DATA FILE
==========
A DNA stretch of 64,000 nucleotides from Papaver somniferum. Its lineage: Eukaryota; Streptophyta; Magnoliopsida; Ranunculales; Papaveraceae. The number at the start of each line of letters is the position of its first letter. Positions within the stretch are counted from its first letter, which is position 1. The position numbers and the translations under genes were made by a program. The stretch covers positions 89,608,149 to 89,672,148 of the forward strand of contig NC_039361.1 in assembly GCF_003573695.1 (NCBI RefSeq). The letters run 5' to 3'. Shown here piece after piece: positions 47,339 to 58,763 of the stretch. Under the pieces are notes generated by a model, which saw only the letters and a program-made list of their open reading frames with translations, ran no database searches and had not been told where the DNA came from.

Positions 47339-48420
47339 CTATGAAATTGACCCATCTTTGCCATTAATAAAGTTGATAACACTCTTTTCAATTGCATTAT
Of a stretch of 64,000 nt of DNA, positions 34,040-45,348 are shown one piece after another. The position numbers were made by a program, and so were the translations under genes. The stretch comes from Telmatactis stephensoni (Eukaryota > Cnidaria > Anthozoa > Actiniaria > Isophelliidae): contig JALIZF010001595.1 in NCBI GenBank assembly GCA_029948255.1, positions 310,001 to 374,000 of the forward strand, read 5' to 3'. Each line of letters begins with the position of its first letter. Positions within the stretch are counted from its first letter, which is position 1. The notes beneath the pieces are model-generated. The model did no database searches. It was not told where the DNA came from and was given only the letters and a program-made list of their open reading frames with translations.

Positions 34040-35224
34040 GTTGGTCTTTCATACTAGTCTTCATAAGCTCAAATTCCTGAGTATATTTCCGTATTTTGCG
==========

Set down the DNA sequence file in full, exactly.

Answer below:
A DNA stretch of 64,000 nucleotides from Papaver somniferum. Its lineage: Eukaryota; Streptophyta; Magnoliopsida; Ranunculales; Papaveraceae. The number at the start of each line of letters is the position of its first letter. Positions within the stretch are counted from its first letter, which is position 1. The position numbers and the translations under genes were made by a program. The stretch covers positions 89,608,149 to 89,672,148 of the forward strand of contig NC_039361.1 in assembly GCF_003573695.1 (NCBI RefSeq). The letters run 5' to 3'. Shown here piece after piece: positions 47,339 to 58,763 of the stretch. Under the pieces are notes generated by a model, which saw only the letters and a program-made list of their open reading frames with translations, ran no database searches and had not been told where the DNA came from.

Positions 47339-48420
47339 CTATGAAATTGACCCATCTTTGCCATTAATAAAGTTGATAACACTCTTTTCAATTGCATTAT
Of a stretch of 64,000 nt of DNA, positions 34,040-45,348 are shown one piece after another. The position numbers were made by a program, and so were the translations under genes. The stretch comes from Telmatactis stephensoni (Eukaryota > Cnidaria > Anthozoa > Actiniaria > Isophelliidae): contig JALIZF010001595.1 in NCBI GenBank assembly GCA_029948255.1, positions 310,001 to 374,000 of the forward strand, read 5' to 3'. Each line of letters begins with the position of its first letter. Positions within the stretch are counted from its first letter, which is position 1. The notes beneath the pieces are model-generated. The model did no database searches. It was not told where the DNA came from and was given only the letters and a program-made list of their open reading frames with translations.

Positions 34040-35224
34040 GTTGGTCTTTCATACTAGTCTTCATAAGCTCAAATTCCTGAGTATATTTCCGTATTTTGCG